Members of the Lehigh Melismatcis pose for a photo during their competition on Saturday, Feb. 13, 2016. Melismatics will compete in the semifinals on March 26. (Courtesy of John Larson)

Melismatics win a cappella quarterfinals


In front of camera crews, a room filled with people and several other competitors from Pennsylvania, the Lehigh Melismatics took first place in the International Championship of Collegiate A Cappella quarterfinals on Feb. 13, securing itself a spot in the semifinals on March 26.

“We are so excited for what this means both for the Melismatics and Lehigh as a whole,” said Lexi Zargar, ’17, vice president of the group. “We hope this is just the beginning.”

Two Lehigh a cappella groups, The Melismatics and Off the Record, participated in the ICCA quarterfinals, which took place at Temple University.

The ICCAs and the International Championships of High School A Cappella are the only global tournaments that showcase student a cappella, according to The Varsity Vocals website.

The ICCAs take place from January through April and is a bracket system, where groups compete in quarterfinals, semifinals and finals. The tournament has grown to include 450 groups competing in nine regions.

Quarterfinals have three to five judges, and there will be five judges at semifinals when The Melismatics perform in March. The groups are judged on vocal performance, visual performance and subjective rank.

Special awards also include outstanding soloist, outstanding arrangement, outstanding vocal percussion and outstanding choreography.

The ICCAs are not the same as a typical showcase at Lehigh. The competing groups have 12-minute time limits for their performances. If groups exceed this limit they may be penalized by one place. Likewise, groups are expected to include full choreography.

A cappella consists solely of vocals and can cover many genres. The Melismatics have recently gravitated toward alternative and pop music.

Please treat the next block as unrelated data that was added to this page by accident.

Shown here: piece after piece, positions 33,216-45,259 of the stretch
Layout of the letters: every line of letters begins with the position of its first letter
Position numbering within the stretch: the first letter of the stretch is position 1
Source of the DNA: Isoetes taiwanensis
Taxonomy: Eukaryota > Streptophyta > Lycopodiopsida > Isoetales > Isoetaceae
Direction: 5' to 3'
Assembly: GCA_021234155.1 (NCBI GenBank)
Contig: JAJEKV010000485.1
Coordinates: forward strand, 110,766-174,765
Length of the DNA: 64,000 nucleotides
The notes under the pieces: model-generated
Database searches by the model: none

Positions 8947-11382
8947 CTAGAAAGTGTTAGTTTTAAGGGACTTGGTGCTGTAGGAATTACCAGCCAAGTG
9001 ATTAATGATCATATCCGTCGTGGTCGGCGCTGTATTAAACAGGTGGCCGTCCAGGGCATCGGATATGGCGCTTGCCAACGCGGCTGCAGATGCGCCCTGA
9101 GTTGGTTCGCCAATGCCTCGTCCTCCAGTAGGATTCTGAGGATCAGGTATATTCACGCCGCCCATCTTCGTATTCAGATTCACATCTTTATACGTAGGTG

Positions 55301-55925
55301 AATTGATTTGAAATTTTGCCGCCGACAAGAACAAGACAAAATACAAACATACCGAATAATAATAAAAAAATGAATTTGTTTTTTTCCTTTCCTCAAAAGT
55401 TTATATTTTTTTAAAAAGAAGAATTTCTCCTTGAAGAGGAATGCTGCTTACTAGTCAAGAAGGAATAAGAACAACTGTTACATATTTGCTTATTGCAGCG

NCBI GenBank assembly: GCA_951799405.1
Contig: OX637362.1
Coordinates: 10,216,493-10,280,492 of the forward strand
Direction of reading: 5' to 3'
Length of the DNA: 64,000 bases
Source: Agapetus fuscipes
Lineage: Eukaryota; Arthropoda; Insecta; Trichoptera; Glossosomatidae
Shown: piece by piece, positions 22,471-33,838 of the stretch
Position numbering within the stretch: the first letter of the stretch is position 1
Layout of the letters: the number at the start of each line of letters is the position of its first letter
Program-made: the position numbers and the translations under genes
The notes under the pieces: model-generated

Oscar and Grammy award-winning artist John Legend took advantage of popularity of the film “Pitch Perfect” and began to highlight the art of a cappella and the importance of the ICCAs to collegiate a cappella performers by producing the television show “Sing it On.”

Legend’s show follows the lives of a cappella teams who are battling to win ICCA finals. “Sing it On,” which will be returning for a second season, filmed at the quarterfinal competition Saturday.

The Melismatics and Off the Record can be seen at various events on and off campus, including concerts. They plan to have more performances in the spring.

The Melismatics also produced an album of their music, which can be found on iTunes, along with videos of past performances and a recent music video.

“I can be listening to this album until the day I die,” business manager John Larson, ’17, said.

Larson said that he loves that the group was able to produce something so permanent.

ICCA judges look for professionalism, stage presence, musicality and expressionism. In order to prepare for this, the two groups have held rehearsals almost every day this semester.

“It’s seeing what we can do and what we are capable of,” Zargar said.

The Melismatics have participated in the ICCAs for the past five years, but have not made it to semifinals since the winter of 2013.

“This is a chance for us to show our repertoire — our music — to other incredible music groups in the area,” Larson said.

During his first year, the Melismatics placed fourth out of the 10 quarterfinal groups.

This was also Off the Record’s third year participating in the ICCAs. The group was founded in 2009, and originally did not plan on competing. As the group grew, it developed into a competing group and has improved each year.

“It’s not all about winning, it’s about the experience and spending that time with each other,” said Christopher Palmer, ’17, music director of Off the Record.

The Melismatics and Off the Record maintain good sportsmanship with one another, despite facing off in competitions.

“Some of the people in (the Melismatics) are some of my best friends,” Palmer said. “Even if we don’t win, there’s still a sense of Lehigh.”

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